Most of the Asian observers on the Arctic Council are emerging economies. Given that the Arctic is gradually becoming a burgeoning economic frontier, these states are keen to expand their commercial and geopolitical interests into the Arctic. Its hydrocarbon resources are estimated to be one-fourth of the world’s undiscovered reserves, as revealed in a 2008 survey conducted by the US Geological Survey. The emerging sea routes for international navigation, such as the Northern Sea Route and the Northwest Passage, are seeing increased use and attention as the shorter distances save carriers one-third of the time and energy required using older routes, such as the Suez and Panama Canals. With the development of the Northern Sea Route, commercial maritime activities between Asia and Europe are intensifying, the benefits of which are being reaped by the Arctic Council’s Southeast and East Asian observers, that is, China, Japan, Singapore and South Korea. Interestingly, almost all of these nations announced their intention to become observers on the Arctic Council when the Arctic boom started over a decade ago. Various infrastructural development projects, such as building of roads, port facilities and supply facilities for Arctic hydrocarbon resources, as well as building fuel tankers, icebreakers, and ice-class ships, have immensely enhanced business opportunities for these countries. While India is somewhat behind in its competition with the other Asian observers, its Arctic policy explicitly refers to Arctic oil and gas resources as one means to meet the need to diversify its energy imports.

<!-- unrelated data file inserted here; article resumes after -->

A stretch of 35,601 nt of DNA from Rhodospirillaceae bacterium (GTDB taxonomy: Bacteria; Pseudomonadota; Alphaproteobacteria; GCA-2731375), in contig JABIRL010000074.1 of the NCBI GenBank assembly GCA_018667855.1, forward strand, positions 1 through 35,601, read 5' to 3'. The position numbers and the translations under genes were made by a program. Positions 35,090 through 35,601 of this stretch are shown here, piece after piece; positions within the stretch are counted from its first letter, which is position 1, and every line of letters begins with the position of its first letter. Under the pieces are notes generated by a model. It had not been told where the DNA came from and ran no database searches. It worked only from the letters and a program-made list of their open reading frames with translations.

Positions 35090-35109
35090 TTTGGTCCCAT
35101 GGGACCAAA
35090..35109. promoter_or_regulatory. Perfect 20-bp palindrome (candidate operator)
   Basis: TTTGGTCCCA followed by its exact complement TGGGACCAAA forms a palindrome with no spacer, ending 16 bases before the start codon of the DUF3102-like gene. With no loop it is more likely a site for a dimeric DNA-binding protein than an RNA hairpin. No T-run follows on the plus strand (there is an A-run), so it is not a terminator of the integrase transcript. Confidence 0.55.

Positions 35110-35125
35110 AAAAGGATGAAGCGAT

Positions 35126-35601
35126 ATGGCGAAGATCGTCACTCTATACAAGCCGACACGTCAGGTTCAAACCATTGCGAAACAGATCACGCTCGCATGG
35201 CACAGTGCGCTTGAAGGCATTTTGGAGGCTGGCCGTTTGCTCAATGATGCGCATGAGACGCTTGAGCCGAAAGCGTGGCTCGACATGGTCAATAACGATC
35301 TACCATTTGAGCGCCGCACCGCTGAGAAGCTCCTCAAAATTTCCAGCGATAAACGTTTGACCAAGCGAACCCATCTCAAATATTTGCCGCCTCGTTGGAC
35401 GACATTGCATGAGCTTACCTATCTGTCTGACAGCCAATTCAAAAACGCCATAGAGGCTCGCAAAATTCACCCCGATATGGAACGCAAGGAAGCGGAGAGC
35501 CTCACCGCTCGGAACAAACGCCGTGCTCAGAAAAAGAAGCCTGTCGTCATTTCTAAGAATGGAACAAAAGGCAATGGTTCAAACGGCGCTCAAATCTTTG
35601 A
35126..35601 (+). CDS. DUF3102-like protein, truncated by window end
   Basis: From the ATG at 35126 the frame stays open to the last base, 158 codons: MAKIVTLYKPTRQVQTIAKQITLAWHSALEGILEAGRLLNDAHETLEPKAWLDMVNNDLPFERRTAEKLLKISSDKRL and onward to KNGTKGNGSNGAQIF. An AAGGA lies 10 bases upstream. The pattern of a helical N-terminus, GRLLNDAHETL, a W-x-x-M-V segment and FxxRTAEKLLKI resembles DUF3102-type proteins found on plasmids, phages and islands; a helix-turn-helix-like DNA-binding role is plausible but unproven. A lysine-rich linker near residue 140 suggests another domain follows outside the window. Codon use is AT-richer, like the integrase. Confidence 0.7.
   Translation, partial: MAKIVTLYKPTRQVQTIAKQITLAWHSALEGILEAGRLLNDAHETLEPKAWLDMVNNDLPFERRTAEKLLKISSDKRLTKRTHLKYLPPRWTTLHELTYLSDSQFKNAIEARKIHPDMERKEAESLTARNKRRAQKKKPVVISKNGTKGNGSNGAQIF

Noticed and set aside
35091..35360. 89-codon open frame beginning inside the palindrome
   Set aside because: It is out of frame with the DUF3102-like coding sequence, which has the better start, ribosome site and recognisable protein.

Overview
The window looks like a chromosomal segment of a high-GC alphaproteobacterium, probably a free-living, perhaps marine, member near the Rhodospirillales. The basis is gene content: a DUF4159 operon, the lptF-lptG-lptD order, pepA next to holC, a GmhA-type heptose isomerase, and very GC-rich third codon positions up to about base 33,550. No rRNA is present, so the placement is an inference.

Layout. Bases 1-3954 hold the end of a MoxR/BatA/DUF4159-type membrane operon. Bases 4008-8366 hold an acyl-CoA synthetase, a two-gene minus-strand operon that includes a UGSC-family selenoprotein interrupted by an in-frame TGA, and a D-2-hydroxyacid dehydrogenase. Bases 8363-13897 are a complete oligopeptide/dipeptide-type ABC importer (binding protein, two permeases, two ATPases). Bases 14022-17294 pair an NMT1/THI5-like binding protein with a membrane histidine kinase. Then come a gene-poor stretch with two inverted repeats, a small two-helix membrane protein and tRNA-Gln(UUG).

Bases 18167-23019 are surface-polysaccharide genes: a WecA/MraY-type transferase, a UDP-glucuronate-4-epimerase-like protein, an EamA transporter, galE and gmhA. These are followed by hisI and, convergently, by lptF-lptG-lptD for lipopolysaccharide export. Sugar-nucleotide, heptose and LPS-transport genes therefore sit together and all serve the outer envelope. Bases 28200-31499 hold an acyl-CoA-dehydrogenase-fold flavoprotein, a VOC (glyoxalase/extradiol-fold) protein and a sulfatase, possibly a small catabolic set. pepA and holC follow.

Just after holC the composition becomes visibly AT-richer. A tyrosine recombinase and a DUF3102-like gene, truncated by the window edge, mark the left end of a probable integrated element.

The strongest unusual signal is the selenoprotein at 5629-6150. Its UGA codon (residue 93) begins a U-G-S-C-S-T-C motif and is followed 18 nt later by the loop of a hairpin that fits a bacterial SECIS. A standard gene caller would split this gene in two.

These countries’ engagement, driven by self-interest particularly in the case of economic and geopolitical factors, places Bangladesh in a relatively privileged position to represent the region and its concerns on the AC as a trustworthy party. Its importance in regional diplomacy and wide acceptance by regional and global actors speak in favour of its candidacy for observer status on the Arctic Council. Its ability to uphold a soft-power role in regional diplomacy has much to offer the Arctic if it is admitted as an observer. Bangladesh has shown tremendous success in its relations with both regional and global actors during the past decades. As a result, outside observers consider its diplomacy well-resourced and capable of helping to overcome the complexity of major power rivalries.